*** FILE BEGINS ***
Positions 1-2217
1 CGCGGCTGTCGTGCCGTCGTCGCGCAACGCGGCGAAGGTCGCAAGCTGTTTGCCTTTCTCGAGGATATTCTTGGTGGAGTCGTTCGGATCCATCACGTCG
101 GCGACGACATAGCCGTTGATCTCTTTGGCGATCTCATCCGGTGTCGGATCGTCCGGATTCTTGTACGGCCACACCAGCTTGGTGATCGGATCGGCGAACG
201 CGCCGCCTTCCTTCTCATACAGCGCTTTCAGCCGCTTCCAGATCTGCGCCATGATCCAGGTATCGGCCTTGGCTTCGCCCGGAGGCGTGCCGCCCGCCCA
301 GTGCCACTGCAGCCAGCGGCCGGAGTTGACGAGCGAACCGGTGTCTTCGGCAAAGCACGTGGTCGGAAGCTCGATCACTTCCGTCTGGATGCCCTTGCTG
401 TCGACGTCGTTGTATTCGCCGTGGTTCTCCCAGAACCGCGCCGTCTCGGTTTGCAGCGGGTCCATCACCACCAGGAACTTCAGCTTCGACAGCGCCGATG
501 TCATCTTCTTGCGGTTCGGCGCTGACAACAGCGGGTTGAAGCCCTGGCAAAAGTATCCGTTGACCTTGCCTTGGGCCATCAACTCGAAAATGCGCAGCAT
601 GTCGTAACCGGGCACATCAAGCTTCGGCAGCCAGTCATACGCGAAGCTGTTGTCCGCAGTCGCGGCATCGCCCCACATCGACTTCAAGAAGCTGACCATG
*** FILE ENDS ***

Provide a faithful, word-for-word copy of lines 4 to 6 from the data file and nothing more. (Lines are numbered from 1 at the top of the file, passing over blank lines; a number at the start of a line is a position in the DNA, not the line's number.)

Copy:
201 CGCCGCCTTCCTTCTCATACAGCGCTTTCAGCCGCTTCCAGATCTGCGCCATGATCCAGGTATCGGCCTTGGCTTCGCCCGGAGGCGTGCCGCCCGCCCA
301 GTGCCACTGCAGCCAGCGGCCGGAGTTGACGAGCGAACCGGTGTCTTCGGCAAAGCACGTGGTCGGAAGCTCGATCACTTCCGTCTGGATGCCCTTGCTG
401 TCGACGTCGTTGTATTCGCCGTGGTTCTCCCAGAACCGCGCCGTCTCGGTTTGCAGCGGGTCCATCACCACCAGGAACTTCAGCTTCGACAGCGCCGATG